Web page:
Humility in Art

Well, God has called me to humility once again. On a Sunday morning when I was dreaming up a “fantastic” essay about God that “could not wait”, I stopped dead in my tracks. I had realized, with the Spirit’s help, that I was committing idolatry, even as I wrote about God. Why, He reasoned with me, was I putting aside my relationship with God to write about my idea of God? Had I asked Him what He thought about this piece? Had I checked with scripture to make sure I was correct? No. While I had a real, honest-to-god God sitting beside me, I had ceased talking to or looking at Him. I was instead focusing all the energy of my heart on the ideas that had about Him. And so I had put my own mind before God, and slipped into worshiping myself – one of the most dangerous idols of all. Adding to that shame was the realization that while I was daydreaming, all my flesh-and-blood duties to my family were being ignored.

As I spoke about in “God with a Regular Day Job” parts 1 and 2, we as Christians serve a God that is peculiarly inclined to labor. His own Son, possessing all the power and Glory of God in human form, worked as a manual laborer for 30 years. After those 30 years, He made profound and highly intelligent speeches — punctuated by the most degrading of work. He touched lepers, washed feet, and held emotional communion with homeless prostitutes and publicly naked mentally ill persons. He was touched by people with rotting skin, STD’s, bleeding disorders, and every filthy disease you can think of (and did not shrink away from the people who had them). And, of course, in the end, He died a humiliating and disgusting death, characterized by nails, thorns, a blindfold, vinegar, chains, and lead-tipped whips… Even a list of the instruments used gives me a shudder. With this kind of example in mind, I feel that artistic expression, though important to me, cannot replace genuine God-to-Person prayer; also, it should not be given a place higher than laundry, packed lunches, and schoolwork, because all work done for God is to His glory, especially when it is humble and done for other people.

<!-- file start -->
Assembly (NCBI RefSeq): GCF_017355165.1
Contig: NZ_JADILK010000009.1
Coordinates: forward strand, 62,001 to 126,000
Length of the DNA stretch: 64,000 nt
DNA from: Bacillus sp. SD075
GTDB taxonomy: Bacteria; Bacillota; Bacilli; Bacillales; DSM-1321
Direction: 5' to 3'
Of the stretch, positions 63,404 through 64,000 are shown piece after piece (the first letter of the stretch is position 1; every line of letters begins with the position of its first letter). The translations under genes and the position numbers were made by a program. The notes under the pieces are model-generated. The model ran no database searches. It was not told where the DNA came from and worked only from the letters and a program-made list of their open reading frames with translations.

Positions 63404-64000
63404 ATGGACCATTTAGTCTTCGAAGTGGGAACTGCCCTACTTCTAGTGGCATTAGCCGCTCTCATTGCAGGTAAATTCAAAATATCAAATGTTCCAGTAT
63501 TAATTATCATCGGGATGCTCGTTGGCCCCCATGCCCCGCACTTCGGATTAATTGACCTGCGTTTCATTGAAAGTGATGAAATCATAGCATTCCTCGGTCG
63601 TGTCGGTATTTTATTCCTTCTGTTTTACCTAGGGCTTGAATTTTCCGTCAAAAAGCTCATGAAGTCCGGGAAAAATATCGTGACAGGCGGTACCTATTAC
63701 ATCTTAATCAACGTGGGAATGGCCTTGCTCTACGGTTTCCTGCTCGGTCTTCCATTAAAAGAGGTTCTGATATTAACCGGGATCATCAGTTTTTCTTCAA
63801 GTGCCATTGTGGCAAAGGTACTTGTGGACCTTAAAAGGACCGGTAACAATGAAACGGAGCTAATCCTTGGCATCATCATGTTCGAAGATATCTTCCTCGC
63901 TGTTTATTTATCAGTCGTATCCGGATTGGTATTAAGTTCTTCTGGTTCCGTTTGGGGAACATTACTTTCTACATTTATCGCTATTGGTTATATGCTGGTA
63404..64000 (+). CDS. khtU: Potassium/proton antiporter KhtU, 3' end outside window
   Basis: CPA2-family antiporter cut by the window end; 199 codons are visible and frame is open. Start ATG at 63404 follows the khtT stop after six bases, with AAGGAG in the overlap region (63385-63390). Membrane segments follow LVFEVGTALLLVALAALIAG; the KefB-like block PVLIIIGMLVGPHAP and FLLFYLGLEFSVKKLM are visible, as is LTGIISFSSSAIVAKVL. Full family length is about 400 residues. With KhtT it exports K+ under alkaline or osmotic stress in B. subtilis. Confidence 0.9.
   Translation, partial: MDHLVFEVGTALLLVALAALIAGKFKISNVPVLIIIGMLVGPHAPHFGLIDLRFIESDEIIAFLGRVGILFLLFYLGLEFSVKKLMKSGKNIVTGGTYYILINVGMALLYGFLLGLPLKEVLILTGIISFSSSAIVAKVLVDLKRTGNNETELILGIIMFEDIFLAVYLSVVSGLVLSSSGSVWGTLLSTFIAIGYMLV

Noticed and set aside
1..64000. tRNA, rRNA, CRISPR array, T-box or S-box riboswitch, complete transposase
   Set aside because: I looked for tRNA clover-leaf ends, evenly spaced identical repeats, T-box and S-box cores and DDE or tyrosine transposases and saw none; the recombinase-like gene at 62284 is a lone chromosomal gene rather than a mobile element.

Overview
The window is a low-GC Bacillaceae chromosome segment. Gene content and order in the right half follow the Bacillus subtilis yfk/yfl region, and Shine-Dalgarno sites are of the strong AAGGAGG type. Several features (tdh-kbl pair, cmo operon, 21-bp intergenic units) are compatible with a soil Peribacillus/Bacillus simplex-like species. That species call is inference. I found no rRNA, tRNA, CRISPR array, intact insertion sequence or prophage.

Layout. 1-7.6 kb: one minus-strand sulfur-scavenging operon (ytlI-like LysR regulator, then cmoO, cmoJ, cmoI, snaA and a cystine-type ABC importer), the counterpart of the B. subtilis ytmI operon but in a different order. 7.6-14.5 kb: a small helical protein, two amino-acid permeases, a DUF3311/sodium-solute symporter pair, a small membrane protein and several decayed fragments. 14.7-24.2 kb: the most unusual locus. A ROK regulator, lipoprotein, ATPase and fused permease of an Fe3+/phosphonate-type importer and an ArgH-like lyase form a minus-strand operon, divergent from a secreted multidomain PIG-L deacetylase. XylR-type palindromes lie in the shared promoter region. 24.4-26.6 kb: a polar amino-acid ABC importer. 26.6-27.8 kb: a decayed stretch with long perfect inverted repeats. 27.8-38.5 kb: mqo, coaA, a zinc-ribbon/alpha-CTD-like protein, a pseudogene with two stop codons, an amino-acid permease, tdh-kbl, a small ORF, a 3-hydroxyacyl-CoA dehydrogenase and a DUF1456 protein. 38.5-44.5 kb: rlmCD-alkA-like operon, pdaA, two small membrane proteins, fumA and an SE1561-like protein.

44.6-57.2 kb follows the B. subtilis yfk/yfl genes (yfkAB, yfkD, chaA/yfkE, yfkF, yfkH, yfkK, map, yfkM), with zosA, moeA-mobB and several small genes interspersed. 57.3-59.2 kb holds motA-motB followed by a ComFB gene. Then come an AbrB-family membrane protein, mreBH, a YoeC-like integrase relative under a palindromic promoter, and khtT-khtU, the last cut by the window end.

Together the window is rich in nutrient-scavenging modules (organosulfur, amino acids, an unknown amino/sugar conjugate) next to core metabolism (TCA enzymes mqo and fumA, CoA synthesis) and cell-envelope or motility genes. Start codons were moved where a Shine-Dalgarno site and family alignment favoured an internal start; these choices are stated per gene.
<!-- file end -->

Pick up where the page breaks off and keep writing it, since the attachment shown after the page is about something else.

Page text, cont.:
God Bless you, and have a good weekend.
– Morgan Hart

Related Scriptures:
1 Corinthians 13:1
Mark 6:3

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The Cross for Today

Take up your cross daily, and follow me.” – Luke 9:23
Lately I’ve been thinking about crosses: specifically, the cross that Jesus says each of us is meant to pick up daily and carry, following Him. I believe it is a divinely fitted cross each day, made for us, made for that day, and meant to be carried for only that day, as we make our difficult trek towards Heaven.
C.S. Lewis says in The Screwtape Letters that the cross God asks us to bear each day may be difficult, but it is better than the ones that we voluntarily and constantly lay over our own shoulders. We worry about tomorrow, we worry about this afternoon; about hypothetical disasters, about what others might be thinking or saying…. And so we take dozens of crosses not meant for us to carry, stooping low under their weight, confused how “God” has let our day become so difficult.
More on this later.
Sincerely,
Morgan Grace Hart

Did Moses Marry a Black Woman?

I have always found it strange that Jesus stands out in history for being more accepting of women and other races than other religious leaders of his time, yet Christianity is often dismissed as a religion of sexism and racism. Sometimes, if not often, we have ourselves to blame for this. Here is an excellent article on the subject, starting with the often overlooked fact that Moses, in many ways a spiritual predessecor to Christ, married an African.

https://www.9marks.org/article/did-moses-marry-black-woman/